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Since Boston has been on our minds lately, I thought of featuring some Boston-set movies.  These films are all set in the historical city.  Some do not depict Boston in the best light, but nonetheless, they showcase the many facets of Beantown.

Bluehill Avenue. R. 2001.
The Boondock Saints II: All Saints Day. R. 2009.
The Boondock Saints. Not Rated. 1999.
The Bostonians. Not Rated. 1984.
Children of Invention. Not Rated. 2009.
A Civil Action. PG-13. 1998.
Coma. PG. 1978.
The Departed. R. 2006.
Edge of Darkness. R. 2010.
Fear Strikes Out. Not Rated. 1956.
Fever Pitch. PG-13. 2005.
The Friends of Eddie Coyle. R. 1973.
Gone Baby Gone. R. 2007.
My Best Friend’s Girl. R. 2008.
Mystic River. R. 2003.
Saint Ralph. PG-13. 2004.
The Thomas Crown Affair. R. 1968.
3 Americas. Not Rated. 2008.
The Town. R. 2010. (also on blu-ray)

 

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With the impending re-release of both Titanic (1997) and Beauty and the Beast (1991) in 3D, I decided I am fed up. Now, I confess to taking a 3D class in college (the class was actually Widescreen, 3D and Stereophonic sound). And I also confess that I would LOVE, LOVE, LOVE to see the 3D version of Alfred Hitchcock’s Dial “M” for Murder, that was filmed and never released. If anyone could do 3D like a master, it would ONLY be the Master of Suspense. But, I am tired of every movie and its mother being filmed in 3D, whether it is warranted or not. And RE-RELEASING already shot films just to capitalize on the 3D bandwagon is THE LAST STRAW. Where will it end, I thought.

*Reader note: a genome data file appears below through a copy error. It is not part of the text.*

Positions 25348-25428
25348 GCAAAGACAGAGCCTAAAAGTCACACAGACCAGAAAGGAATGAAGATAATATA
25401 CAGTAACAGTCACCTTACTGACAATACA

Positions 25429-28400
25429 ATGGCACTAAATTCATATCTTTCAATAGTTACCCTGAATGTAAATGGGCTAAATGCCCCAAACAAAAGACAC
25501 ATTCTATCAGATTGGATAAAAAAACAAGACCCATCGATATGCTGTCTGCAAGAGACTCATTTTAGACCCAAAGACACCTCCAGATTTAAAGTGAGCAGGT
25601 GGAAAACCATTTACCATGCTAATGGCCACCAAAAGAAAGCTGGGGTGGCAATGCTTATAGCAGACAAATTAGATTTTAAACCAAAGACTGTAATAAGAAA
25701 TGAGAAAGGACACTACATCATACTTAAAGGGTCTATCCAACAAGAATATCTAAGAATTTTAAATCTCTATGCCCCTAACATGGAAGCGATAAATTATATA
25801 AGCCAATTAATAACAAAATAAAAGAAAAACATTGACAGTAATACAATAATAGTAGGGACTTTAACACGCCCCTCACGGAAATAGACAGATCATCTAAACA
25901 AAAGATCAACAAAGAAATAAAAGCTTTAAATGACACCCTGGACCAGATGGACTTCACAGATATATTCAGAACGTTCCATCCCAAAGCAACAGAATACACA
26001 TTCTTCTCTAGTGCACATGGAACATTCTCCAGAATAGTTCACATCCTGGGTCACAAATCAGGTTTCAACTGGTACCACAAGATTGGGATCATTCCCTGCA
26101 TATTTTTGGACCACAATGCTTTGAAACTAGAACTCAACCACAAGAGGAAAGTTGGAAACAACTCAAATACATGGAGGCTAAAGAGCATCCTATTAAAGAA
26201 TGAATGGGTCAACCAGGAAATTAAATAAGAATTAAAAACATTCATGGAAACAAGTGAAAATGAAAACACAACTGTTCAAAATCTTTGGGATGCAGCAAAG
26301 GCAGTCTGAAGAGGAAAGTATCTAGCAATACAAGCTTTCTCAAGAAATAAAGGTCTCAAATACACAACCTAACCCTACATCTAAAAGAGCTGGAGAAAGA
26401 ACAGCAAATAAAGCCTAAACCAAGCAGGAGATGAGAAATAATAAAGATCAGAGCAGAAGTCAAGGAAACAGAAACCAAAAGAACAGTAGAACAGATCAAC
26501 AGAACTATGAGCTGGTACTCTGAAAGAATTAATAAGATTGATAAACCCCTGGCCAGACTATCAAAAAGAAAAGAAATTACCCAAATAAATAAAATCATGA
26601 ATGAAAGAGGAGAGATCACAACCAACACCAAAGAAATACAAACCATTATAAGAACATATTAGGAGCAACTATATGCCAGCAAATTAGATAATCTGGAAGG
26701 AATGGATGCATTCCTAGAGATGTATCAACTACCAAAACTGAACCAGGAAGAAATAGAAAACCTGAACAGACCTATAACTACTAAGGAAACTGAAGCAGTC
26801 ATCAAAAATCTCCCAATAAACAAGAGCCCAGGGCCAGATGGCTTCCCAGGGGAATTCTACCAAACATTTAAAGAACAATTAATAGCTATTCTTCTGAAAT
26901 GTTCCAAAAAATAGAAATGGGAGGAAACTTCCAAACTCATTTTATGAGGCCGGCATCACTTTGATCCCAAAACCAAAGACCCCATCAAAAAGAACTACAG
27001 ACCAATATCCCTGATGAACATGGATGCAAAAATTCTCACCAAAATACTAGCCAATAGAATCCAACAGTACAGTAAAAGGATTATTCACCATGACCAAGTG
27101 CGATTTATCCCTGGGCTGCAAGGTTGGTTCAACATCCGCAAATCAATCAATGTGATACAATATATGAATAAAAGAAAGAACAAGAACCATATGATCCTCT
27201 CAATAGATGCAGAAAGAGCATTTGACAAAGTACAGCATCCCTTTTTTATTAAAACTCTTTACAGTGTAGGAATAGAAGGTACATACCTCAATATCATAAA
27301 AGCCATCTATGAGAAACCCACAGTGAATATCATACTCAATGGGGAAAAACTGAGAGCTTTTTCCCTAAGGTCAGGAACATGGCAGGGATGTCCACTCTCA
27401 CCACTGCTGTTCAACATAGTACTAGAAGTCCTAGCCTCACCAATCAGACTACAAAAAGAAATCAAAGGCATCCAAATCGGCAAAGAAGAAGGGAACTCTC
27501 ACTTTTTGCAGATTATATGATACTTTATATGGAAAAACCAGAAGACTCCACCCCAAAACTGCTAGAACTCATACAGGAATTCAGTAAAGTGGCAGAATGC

So, I put together a list of other “sensible” (sarcasm intended) 3D re-releases. If any of these come out in cinemas, I’m moving to Mongolia and living in among the yak herders in a nice yurt!

The African Queen
All of those mosquitoes. All of that unbridled WWII passion.

All The President’s Men
All of that typing.

Amadeus
All of that piano playing.

Babe